State budget forecast has some nuggets of good news
Lawmakers received good news on the economic and budget fronts this morning.
State economists now estimate that the Colorado economy will continue to grow, albeit slowly, and generate enough revenue to maintain a balanced General Fund budget this year and next. This is a change from recent years, when the legislature and governor faced declining revenues and the need to make budget cuts.
In one closely watched development, the governor's economists in the Office of State Planning and Budgeting projected that General Fund revenues for the current fiscal year will be $78.1 million above their March estimate. This increase triggers an additional $67.5 million for public schools under the School Finance Act (SB 11-230).
Overall, both Legislative Council Staff economists and the OSPB project the state will end the current year more than $300 million above the required reserve, all of which will be used for public schools – $67.5 million to the Public School Fund and the rest to the State Education Fund ($244 million under the council forecast, and $258 million according to OSBP).
The Legislative Council Staff economists project a bit stronger economic and revenue growth going forward than their counterparts in OSPB. They see General Fund revenues growing by 3.1 percent in FY 11-12 and 5.9 percent in FY 12-13. In contrast, OSPB projects no growth in FY 11-12 and 3.5 percent growth in FY 12-13. In terms of revenues, the Legislative Council staff projects $209 million more in FY 11-12 and $396 million more in FY 12-13.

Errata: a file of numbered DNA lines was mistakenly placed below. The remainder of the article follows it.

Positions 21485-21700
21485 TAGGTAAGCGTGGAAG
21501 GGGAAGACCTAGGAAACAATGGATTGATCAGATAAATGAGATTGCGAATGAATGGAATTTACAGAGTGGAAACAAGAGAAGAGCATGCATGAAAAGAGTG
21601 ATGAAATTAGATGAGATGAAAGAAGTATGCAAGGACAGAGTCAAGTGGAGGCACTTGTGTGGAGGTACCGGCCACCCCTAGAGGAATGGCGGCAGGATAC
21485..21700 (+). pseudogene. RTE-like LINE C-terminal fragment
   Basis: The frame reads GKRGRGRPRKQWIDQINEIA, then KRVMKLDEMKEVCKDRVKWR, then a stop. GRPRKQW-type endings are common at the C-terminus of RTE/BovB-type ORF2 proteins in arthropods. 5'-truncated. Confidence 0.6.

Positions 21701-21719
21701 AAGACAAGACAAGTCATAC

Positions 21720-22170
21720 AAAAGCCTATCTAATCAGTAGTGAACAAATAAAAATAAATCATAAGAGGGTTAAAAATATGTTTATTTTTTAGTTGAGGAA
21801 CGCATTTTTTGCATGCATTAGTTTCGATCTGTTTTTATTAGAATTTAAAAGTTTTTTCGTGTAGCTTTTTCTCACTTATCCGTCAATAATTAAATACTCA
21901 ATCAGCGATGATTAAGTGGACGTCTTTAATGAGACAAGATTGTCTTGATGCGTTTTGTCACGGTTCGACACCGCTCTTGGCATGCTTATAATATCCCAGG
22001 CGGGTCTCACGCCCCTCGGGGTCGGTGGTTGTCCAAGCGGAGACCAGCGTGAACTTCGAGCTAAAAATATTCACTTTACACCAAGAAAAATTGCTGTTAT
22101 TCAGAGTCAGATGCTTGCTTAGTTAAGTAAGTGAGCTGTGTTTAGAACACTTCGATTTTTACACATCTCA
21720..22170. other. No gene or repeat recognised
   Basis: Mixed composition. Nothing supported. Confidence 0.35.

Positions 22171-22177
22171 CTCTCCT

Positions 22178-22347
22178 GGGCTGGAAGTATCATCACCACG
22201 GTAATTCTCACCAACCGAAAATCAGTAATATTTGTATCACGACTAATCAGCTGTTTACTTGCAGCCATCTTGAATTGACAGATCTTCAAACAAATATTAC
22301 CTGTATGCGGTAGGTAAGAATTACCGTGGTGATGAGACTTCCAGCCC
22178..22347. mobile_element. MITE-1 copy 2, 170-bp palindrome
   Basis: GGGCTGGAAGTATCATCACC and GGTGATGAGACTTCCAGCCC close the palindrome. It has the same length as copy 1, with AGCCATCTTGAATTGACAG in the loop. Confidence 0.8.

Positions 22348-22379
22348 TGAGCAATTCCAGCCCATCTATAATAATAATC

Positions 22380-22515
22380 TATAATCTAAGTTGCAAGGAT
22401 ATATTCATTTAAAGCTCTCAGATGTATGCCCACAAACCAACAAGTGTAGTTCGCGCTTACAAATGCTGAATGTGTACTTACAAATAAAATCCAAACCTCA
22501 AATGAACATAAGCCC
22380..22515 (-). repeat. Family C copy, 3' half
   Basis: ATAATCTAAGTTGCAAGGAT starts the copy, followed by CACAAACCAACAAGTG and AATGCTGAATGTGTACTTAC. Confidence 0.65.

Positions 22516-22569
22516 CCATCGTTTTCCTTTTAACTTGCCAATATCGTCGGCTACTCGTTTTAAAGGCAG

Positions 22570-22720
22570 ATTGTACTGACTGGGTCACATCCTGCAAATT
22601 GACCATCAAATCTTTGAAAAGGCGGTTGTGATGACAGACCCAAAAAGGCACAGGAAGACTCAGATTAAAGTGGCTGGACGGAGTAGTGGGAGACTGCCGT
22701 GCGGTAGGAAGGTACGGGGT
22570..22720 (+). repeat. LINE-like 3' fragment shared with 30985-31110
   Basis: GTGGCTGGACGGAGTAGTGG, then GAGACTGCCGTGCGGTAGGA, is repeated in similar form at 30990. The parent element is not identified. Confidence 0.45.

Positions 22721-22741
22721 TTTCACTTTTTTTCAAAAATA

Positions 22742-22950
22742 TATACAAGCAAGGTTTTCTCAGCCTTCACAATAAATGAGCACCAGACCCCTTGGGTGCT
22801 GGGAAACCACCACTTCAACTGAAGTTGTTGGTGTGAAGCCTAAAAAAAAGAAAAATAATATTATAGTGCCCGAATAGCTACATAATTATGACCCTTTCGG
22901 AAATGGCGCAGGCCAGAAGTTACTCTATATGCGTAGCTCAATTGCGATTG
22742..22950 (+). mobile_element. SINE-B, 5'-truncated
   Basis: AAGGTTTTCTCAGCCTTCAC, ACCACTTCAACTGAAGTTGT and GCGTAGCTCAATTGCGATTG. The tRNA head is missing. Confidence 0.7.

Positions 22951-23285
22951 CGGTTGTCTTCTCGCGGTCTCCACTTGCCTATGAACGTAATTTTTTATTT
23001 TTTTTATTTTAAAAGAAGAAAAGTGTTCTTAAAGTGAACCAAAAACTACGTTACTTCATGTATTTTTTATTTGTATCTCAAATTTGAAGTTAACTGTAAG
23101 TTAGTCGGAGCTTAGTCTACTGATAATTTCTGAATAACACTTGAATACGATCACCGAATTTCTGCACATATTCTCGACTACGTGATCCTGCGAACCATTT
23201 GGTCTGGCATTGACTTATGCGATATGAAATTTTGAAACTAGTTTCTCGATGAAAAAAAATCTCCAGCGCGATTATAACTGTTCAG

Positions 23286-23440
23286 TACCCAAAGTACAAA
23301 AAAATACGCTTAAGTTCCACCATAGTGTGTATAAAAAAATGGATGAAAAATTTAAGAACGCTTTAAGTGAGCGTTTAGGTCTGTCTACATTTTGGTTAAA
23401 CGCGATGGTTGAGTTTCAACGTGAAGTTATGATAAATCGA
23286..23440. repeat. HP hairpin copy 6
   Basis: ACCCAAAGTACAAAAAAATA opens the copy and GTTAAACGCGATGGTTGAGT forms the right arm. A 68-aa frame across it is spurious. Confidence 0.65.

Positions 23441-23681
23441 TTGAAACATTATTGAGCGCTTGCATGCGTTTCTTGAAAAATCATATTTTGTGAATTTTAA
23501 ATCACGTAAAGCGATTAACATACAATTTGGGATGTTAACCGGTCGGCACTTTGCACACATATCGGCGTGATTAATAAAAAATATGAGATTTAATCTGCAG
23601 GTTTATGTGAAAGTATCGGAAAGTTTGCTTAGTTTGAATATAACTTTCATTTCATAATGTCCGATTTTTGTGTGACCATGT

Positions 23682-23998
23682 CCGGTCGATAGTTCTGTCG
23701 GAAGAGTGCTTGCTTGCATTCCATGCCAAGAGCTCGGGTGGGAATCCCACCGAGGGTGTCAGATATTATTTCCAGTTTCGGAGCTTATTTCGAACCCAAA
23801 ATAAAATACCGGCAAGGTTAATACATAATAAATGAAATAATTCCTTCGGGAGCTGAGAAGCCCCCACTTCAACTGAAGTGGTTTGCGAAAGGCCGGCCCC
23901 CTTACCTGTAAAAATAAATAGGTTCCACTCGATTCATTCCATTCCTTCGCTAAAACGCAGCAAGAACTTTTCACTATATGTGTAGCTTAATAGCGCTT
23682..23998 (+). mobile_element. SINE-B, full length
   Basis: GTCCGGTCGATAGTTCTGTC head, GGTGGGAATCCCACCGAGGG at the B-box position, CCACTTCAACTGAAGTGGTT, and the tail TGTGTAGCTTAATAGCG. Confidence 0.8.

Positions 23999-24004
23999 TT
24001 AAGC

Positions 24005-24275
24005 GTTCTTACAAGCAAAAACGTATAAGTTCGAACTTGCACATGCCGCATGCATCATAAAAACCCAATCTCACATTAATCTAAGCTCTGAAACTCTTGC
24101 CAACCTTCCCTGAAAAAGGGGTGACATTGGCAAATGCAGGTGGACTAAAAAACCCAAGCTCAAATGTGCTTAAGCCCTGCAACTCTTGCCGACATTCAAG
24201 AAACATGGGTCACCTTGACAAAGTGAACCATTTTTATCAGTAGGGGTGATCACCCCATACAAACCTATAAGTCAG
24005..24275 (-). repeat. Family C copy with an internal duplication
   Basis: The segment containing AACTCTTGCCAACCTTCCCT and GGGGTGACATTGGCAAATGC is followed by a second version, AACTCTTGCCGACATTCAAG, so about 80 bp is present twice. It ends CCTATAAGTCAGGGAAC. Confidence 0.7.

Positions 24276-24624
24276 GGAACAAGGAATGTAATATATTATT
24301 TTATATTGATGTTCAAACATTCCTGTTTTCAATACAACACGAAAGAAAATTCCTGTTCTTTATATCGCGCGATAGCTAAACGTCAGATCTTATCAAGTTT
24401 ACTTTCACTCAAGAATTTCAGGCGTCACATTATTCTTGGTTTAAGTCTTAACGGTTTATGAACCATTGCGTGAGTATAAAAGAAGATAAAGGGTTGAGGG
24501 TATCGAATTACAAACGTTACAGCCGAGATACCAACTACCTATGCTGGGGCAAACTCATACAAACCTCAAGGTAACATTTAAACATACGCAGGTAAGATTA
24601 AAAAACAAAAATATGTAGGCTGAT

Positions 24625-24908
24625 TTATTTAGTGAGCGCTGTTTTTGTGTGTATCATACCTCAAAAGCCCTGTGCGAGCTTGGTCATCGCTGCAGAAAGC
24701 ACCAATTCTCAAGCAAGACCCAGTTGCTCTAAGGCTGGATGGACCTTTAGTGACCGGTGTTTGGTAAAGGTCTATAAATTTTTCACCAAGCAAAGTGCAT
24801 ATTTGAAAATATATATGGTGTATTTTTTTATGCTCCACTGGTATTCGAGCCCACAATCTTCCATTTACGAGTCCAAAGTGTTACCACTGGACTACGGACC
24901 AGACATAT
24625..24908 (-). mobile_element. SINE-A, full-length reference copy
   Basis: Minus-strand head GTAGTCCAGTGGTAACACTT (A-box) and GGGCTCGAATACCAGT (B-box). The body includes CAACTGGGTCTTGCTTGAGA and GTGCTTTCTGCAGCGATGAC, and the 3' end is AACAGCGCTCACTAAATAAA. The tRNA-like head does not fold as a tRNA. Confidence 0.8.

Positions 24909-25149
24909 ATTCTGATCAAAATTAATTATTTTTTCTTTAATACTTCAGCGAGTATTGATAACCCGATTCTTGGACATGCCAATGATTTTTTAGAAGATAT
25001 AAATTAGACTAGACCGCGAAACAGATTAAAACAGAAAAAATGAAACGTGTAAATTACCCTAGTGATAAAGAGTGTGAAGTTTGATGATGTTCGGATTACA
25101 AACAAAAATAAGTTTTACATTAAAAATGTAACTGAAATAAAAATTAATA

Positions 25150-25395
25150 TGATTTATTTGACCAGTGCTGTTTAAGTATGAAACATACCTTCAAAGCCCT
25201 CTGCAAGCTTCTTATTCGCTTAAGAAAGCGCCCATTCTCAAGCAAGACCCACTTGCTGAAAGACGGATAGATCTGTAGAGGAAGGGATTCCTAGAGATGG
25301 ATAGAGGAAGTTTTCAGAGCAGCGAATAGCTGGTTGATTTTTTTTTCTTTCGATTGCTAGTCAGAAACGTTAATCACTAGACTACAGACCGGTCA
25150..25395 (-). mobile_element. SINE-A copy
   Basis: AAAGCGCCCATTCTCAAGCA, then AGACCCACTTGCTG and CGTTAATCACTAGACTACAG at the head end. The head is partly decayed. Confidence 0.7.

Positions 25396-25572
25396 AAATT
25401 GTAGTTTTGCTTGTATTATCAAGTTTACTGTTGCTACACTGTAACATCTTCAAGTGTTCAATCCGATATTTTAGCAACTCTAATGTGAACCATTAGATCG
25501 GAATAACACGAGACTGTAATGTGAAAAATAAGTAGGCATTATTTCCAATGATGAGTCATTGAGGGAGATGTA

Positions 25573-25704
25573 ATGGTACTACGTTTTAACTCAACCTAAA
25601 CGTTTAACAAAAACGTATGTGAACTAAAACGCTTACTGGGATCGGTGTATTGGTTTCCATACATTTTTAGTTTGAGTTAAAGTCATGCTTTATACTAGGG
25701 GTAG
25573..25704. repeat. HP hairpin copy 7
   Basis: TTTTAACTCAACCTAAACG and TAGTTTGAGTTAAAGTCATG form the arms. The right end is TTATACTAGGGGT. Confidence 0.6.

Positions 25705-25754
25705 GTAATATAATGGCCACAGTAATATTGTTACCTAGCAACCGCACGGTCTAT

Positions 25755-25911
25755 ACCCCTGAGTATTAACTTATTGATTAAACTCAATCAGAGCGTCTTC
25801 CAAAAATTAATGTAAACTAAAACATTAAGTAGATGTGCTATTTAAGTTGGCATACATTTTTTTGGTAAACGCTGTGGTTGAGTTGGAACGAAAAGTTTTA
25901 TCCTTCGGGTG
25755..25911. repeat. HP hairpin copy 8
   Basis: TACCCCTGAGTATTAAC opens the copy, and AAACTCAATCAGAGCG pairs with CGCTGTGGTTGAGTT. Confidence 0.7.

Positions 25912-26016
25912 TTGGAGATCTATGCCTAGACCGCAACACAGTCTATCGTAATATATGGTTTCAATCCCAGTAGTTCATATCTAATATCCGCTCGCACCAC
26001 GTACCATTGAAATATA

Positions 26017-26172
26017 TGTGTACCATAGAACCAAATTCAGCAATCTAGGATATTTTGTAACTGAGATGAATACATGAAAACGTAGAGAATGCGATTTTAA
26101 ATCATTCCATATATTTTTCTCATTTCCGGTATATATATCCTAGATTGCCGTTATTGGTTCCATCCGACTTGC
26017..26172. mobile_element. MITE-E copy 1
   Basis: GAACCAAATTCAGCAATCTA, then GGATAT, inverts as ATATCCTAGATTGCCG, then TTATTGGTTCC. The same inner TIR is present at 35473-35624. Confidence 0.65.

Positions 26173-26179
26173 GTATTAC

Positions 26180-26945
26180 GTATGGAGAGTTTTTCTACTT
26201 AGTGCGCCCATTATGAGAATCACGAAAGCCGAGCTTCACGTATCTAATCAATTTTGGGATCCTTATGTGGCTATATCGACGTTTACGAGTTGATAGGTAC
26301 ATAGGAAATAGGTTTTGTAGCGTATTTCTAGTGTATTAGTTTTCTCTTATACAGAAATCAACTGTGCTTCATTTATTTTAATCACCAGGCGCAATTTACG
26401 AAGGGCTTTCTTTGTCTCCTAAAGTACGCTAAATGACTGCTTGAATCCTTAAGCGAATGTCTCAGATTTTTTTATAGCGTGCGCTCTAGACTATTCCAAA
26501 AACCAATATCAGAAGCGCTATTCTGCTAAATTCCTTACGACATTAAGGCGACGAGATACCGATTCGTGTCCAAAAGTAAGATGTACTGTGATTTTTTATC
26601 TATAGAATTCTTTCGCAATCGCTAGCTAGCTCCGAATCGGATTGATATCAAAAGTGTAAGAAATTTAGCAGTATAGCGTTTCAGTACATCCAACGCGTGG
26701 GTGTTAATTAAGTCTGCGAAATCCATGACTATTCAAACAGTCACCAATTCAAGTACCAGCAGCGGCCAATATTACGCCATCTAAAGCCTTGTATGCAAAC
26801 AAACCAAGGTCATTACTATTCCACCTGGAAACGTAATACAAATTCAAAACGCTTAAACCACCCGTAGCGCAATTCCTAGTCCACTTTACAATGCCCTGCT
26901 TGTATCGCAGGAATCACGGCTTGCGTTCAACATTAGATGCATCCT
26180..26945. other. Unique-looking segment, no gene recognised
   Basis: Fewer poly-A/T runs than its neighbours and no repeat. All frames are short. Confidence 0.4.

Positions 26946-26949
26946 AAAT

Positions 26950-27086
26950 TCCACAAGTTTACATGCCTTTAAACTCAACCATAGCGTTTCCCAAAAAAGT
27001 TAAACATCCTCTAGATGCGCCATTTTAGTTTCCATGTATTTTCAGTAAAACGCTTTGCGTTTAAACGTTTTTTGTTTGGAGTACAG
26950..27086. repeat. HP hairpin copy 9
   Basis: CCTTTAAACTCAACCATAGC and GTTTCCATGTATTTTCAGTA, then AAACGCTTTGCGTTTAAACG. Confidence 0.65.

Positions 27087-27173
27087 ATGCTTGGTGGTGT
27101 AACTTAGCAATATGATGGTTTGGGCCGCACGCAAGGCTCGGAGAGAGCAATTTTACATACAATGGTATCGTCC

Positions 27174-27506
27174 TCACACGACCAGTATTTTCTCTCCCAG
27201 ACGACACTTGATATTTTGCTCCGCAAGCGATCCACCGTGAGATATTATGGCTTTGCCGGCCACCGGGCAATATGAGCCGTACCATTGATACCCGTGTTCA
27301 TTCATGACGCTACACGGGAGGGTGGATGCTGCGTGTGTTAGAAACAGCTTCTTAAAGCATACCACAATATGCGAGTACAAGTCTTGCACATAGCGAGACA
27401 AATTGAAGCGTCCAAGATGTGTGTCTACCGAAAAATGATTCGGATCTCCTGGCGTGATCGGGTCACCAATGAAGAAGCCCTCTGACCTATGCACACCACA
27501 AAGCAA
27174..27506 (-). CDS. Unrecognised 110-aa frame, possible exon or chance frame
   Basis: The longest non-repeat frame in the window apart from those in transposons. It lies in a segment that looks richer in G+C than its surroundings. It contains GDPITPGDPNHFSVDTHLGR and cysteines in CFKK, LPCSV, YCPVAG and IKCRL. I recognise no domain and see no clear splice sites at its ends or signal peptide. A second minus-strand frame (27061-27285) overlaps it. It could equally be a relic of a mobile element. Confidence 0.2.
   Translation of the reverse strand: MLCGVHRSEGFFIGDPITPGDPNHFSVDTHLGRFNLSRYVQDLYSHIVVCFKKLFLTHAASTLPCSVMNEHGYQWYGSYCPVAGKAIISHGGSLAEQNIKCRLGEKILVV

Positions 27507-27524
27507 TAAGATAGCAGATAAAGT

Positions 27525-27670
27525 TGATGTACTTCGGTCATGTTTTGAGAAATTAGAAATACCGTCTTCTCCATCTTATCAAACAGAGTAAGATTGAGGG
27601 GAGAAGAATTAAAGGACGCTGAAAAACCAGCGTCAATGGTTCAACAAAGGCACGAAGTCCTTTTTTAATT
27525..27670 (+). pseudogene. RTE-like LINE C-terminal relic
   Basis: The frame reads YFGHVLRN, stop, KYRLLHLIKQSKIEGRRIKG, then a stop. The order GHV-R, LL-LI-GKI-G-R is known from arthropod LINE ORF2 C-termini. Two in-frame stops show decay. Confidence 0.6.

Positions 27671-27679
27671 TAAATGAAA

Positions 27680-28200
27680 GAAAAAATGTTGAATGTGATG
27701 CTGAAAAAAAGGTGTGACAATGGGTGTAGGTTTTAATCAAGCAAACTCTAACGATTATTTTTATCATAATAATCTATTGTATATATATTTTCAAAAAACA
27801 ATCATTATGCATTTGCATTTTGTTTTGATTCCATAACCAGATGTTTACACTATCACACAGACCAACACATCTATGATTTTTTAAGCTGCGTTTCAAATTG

To put the additional revenues into perspective, the Legislative Council's estimate for total General Fund revenues in FY 12-13 is only $36 million more than the amount collected in FY 07-08, the high-water mark for the state's primary budget. The OSPB projects the state will bring in $355 million less in General Fund revenues than it did in FY 07-08. Yet the number of college students, people receiving Medicaid and students in public schools has grown substantially since then.
Rep. Mark Ferrandino, D-Denver, a member of the Joint Budget Committee, and Natalie Mullis, the legislature's chief economist, pointed out that although projections for FY 12-13 show solid revenue growth, increases in caseloads and costs of providing services must be addressed when developing next year's budget. In fact, Ferrandino cautioned that there would likely be continued budget cuts going forward.
Legislative Council Staff economists predict that Colorado's Unemployment Insurance (UI) Trust fund will return to solvency in FY 11-12 as claims for benefits drop and financing reforms adopted in HB 11-1288 kick in. The wage base for UI charges will increase from $10,000 to $11,000 in 2012 and will be indexed to growth in average weekly earnings for covered employees. New rate schedules will go into effect along with a credit for employers that have few layoffs starting Jan. 1, 2013.
The recent decision by the Colorado Limited Gaming Control Commission to cut the tax rates on gaming beginning July 1 is expected to result in a drop of $300,000 in FY 11-12 in distributions to Community Colleges under Amendment 50.